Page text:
Mum's the word
HOUSTON -- Ted Washington is not a big talker, which is about the only thing about him that isn't big.
See? Right there. We're starting in on him already.
Washington is not a big talker, at least not to most media types, because somehow, somewhere along the line, somebody always brings up his weight. He can't go five minutes with a reporter before the subject of his poundage is pounded into the ground. And it's never how much he's lost, either.
As much as he'd like to keep his quiet streak alive this week, though, he can't. Washington is here, along with the rest of the New England Patriots, preparing for Super Bowl XXXVIII on Sunday against the Carolina Panthers.
And that means lots of mandatory sessions with lots of nosy reporters and lots of dumb questions about lots of weight.
Let's get this straight right now: Ted Washington has a little weight on him.
"I'm a big guy who always gets asked about his weight," he says, and then his voice -- full of resignation at having to answer these questions again -- rises just a tad. "It doesn't matter how much I weigh. I've played for 13 years. I must be doing something right."
And Washington does plenty right. A ton.
But before we can get to that, the inevitable question arises: Exactly how much do you weigh, Ted?
"Huh?" he says. "What?"
And that's about what you get out of him on that topic.
If you believe what the Patriots say, Washington, the team's nose tackle and a four-time Pro Bowler, weighs a jaw-opening 365 pounds. He's about 6-foot-5. He is, as we've said, a big guy.
But to call Washington simply big -- or a load in the middle, or a run-stopper, or a space-eater, or even just fat -- is not giving this guy nearly enough credit. Washington can play, too, and the way he plays is critical to how the Patriots' top-ranked scoring defense plays.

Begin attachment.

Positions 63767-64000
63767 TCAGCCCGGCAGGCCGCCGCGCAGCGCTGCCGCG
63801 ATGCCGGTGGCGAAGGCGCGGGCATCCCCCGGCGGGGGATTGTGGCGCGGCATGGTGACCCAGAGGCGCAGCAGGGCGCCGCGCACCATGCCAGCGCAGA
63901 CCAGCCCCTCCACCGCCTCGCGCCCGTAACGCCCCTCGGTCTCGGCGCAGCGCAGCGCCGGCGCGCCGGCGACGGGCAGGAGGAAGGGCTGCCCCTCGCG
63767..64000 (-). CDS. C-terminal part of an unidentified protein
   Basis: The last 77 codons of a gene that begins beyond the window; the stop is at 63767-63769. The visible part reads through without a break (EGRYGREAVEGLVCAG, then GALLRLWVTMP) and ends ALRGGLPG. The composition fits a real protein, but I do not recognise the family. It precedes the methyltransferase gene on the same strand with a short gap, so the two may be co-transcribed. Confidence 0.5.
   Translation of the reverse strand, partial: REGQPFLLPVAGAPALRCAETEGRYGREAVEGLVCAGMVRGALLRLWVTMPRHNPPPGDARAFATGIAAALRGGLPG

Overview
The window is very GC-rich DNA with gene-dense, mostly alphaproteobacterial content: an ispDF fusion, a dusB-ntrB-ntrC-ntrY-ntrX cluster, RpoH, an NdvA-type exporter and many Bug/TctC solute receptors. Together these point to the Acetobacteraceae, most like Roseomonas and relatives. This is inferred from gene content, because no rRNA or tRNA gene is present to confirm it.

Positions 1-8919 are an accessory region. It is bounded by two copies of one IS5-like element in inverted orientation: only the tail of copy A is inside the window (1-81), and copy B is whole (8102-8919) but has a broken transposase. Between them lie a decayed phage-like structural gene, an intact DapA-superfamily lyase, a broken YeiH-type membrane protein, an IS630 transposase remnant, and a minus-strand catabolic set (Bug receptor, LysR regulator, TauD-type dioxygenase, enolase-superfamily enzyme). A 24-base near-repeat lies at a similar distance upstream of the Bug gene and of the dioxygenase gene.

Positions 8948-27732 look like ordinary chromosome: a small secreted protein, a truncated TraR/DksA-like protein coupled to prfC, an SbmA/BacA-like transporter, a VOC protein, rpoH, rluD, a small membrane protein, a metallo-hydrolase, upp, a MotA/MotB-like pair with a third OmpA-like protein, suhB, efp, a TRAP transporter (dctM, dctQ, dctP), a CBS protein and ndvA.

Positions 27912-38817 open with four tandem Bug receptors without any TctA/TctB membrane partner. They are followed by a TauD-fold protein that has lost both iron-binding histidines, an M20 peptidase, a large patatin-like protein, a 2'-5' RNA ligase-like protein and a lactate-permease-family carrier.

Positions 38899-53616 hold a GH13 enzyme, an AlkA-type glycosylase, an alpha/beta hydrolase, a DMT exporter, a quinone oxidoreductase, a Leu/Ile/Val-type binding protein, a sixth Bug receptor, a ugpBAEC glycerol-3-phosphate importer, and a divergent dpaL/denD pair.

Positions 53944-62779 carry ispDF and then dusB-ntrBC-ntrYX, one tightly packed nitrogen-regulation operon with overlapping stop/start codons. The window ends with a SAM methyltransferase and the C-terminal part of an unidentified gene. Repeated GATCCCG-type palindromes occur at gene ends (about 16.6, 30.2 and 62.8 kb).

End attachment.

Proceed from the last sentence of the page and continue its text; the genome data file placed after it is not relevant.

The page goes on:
"There's a lot of big people out there," says Jeff Mitchell, the Panthers' 300-pound center. "But he's fast. He has great hands to get separation. He's talented. He's an athlete. The guy can control two, three gaps. That's why he's out there. He's not out there to rush the quarterback.
"Even with two guys on him, you don't hope to move him. You just have to count on controlling him."
Just about everything the Patriots do, defensively, starts with Washington tying up a couple of offensive linemen. The Panthers, more than likely, won't even give Washington a single snap off Sunday. Every play he's out there he'll be double-teamed.
And with a couple of Panthers on Washington, that leaves the Patriots' defensive ends and linebackers free to make plays.
"We give him all the credit," says New England linebacker Roman Phifer. "Without him, we couldn't do what we do. We know he makes the linebackers more successful by doing what he does."
Washington, a 1991 first-round draft pick from Louisville, began his career in San Francisco, spent a year in Denver, moved to Buffalo for six seasons and then spent the past two seasons in Chicago. The Patriots traded for him just before the 2003 season began and have handed Washington his first Super Bowl trip.
The August trade came as a bit of a surprise to Washington -- his wife knew before he did -- but he says he's over it now. He's also glad to be rid of the Bears' 4-3 scheme in favor of New England's 3-4, a defense he learned to love in Buffalo.
He says he's healthy, too, overcoming the leg injury that cost him six games this year. What he's not over is the constant questioning. He still has Thursday sessions he must attend, and then there's game day Sunday.
"I just don't want to talk to the media at times," he said earlier this week. "Period."
And then someone asked him about his weight, so Washington drifted away, without another word, through a throng of reporters, like a big leaf in the wind.
A very, very strong wind, of course.